Posted by: patenttranslator | January 8, 2016

Efforts at Turning Mud into Gold by “The Translation Industry” Could Use a Better Analysis in the Media

Articles in mainstream media that are ostensibly analyzing the problem of machine translation almost always try to confuse the reader by pretending that the real problem is not with the frequent occurrences of mistranslations that may be very difficult to detect, but with the style of machine translations. I see this as a misdirection that is used to turn the audience’s attention away from the possibility that the fatal problem could be the basic premise of how machine translation works.

According to a New York Times article titled “Is Translation an Art or a Math Problem” that was linked by a commenter in the comment section of my last blog post, “Warren Weaver [described in the article as a founder of the discipline] conceded: “No reasonable person thinks that a machine translation can ever achieve elegance and style. Pushkin need not shudder.”

“The whole enterprise introduces itself in such tones of lab-coat modesty”, continues the article.

Pushkin need not shudder? How original (it’s usually Shakespeare who is put down in this manner in these types of articles, at least in English). What a pretentious thing to say! It’s like saying that you can’t defeat a mighty army equipped with tanks, bombs and machine guns with ice cream and chocolate chip cookies. Gee, who would have guessed?

The problem with machine translation is not style. Unlike in the days of Jane Austen, style means very little in modern society. The article in the New York Times then goes on to say, among other things, this in a paragraph describing visionary machine translation developers:

“But human translators, today, have virtually nothing to do with the work being done in machine translation. A majority of the leading figures in machine translation have little to no background in linguistics, much less in foreign languages or literatures.”

Unfortunately, the author of the article doesn’t seem to know anything about translation either. When I Googled the author’s name, I discovered that “he lived in San Francisco, Berlin and Shanghai”. But based on how the problem with machine translation is presented in the article, I would bet a farm (if I had one) that he does not speak German or Chinese. You may be able to form your own opinion about foreign languages when you live abroad for a while. But foreign languages cannot be learned by osmosis. You have to work on them, often for decades, and that would be just too much to ask from people who write articles about translation for The New York Times.

Why is it that it’s always non-translators who are asked to ponder the mysteries of machine and human translation on our mass media? How could they possibly know anything about something they don’t understand? Why is it that you don’t need to know anything about languages, let alone translation, to write treatises on human and machine translation that apparently deserve to be taken seriously?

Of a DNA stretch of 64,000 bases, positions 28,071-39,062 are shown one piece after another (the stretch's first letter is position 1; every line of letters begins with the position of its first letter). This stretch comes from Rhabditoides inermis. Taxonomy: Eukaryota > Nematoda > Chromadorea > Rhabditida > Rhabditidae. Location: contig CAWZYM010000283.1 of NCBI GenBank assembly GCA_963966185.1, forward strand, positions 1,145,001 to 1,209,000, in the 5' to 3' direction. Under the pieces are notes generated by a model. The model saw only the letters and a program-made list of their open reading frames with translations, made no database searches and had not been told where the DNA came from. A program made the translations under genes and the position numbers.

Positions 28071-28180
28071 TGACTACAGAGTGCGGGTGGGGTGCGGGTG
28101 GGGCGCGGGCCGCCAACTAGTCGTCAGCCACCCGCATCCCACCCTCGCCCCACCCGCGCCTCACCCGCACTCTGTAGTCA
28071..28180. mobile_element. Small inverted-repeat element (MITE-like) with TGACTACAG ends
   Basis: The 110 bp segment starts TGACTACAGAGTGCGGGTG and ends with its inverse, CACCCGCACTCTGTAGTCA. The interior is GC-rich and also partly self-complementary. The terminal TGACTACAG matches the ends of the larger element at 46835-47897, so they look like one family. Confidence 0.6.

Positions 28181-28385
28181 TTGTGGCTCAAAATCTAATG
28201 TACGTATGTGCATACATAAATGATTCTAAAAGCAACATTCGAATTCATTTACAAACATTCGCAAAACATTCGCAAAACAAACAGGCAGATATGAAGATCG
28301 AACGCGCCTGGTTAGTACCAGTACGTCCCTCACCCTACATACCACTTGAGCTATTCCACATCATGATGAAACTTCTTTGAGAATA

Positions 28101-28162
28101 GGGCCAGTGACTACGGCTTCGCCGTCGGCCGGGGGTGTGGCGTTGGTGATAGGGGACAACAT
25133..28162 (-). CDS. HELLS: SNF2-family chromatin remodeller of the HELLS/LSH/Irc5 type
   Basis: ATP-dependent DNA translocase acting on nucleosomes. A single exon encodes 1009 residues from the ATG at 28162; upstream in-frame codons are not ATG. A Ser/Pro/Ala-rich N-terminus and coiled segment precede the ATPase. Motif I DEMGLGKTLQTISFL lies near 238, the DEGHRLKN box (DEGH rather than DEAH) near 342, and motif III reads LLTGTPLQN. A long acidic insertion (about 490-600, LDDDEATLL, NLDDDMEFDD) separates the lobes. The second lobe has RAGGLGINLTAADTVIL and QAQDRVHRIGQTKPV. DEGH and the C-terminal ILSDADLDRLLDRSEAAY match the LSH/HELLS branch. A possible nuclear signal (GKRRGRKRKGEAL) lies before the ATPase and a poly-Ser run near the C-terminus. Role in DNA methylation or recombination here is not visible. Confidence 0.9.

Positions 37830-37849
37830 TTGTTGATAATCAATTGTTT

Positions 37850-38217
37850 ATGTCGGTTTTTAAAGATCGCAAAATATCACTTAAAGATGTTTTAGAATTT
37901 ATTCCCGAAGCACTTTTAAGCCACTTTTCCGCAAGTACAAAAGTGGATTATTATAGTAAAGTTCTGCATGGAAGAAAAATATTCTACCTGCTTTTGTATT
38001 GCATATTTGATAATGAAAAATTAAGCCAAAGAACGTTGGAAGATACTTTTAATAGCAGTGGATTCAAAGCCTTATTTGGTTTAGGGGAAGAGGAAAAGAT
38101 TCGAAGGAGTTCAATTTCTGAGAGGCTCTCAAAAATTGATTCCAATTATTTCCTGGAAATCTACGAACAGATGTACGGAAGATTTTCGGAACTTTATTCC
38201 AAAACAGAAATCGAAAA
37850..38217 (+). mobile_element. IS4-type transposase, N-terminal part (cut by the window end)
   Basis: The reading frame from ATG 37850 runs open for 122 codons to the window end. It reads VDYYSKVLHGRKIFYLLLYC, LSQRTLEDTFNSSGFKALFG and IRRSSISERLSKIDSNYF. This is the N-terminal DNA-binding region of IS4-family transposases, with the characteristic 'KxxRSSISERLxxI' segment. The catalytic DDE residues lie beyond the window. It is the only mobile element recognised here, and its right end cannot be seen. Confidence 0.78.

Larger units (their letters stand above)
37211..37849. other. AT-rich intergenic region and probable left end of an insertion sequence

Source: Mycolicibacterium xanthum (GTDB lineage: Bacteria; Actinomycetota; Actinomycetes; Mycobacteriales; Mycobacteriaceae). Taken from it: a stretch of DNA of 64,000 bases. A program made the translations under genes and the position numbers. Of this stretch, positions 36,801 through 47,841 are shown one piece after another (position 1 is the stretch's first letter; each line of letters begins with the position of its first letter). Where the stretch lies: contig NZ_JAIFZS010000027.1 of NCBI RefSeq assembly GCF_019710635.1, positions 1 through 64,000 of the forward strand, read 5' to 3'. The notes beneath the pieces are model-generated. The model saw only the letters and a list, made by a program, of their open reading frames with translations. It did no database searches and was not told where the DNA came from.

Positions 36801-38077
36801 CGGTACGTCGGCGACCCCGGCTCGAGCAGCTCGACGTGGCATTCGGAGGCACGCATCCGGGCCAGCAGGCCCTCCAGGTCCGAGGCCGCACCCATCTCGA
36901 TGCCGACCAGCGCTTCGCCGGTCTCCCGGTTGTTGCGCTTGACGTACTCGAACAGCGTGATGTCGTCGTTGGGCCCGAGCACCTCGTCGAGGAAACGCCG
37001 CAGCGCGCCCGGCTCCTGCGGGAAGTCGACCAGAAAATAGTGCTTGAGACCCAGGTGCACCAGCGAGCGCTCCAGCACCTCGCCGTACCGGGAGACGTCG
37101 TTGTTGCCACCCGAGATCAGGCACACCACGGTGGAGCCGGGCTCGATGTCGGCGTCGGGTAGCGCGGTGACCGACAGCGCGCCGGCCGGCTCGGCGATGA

A 14-year-old virgin, writing an advice column for married couples on sex for The New York Times, or pretending to be a sexologist worthy of being listened to by grownups, would probably not be taken seriously. Because if you’ve never had sex, you obviously cannot possibly know anything about it. The 14-year-old virgin’s musings might be of some value to psychologists studying issues related to mental health of children, but probably not a whole lot.

But when you see an article about machine translation published in lame stream media such as The New York Times or The New Yorker, it’s always written by people who can’t translate and generally don’t know anything about foreign languages.

And if an article about machine translation is published by a translators’ association, it is invariably written by somebody who is obviously trying to ride the gravy train of “the translation industry” by selling machine pseudo-translation as a viable alternative to real translation, which is to say human translation. It’s an unfortunate fact that the ATA Chronicle, which bills itself as “The Voice of Translators and Interpreters” has now become “The Voice of the Translation Industry”. The truth is, while the Chronicle has been publishing articles selling machine translation for years, it has never published an article that would attempt to critically analyze the faulty premise that is at the root of the obvious problems with machine pseudo-translation.

But let’s get back to the article in the New York Times. I would like to suggest to its author another reason why translators generally don’t join the ranks of machine translation developers, unless they see it as an easy way to make mucho dinero by promising their clients that they can turn mud into gold.

The reason why human translators don’t want to have anything to do with machine translation is that unlike non-translators, they understand that MT is being sold to an unsuspecting public in a quest for an easy way to turn mud into gold, or a quest for perpetuum mobile, by charlatans who are trying to sell MT to gullible clients as a new business model while falsely promising to save a lot of money with machine translation.

True, you can save a lot of money if you buy the concept of machine-pseudo translation as a realistic alternative to human translation. The question is, how much money will you ultimately lose if your advertising, strategic decisions, and other information are based on undetected mistranslations?

You can turn mud into bricks and build beautiful houses from mud that has been only slightly post-processed by heat. But you cannot turn mud into gold, although charlatans called alchemists were able to make a very good living at various courts in Medieval Europe for quite a few decades by claiming that they will soon be able to do that. And there is no perpetuum mobile beyond Sun, wind, and oceans, and never will be, although some people are still looking for it.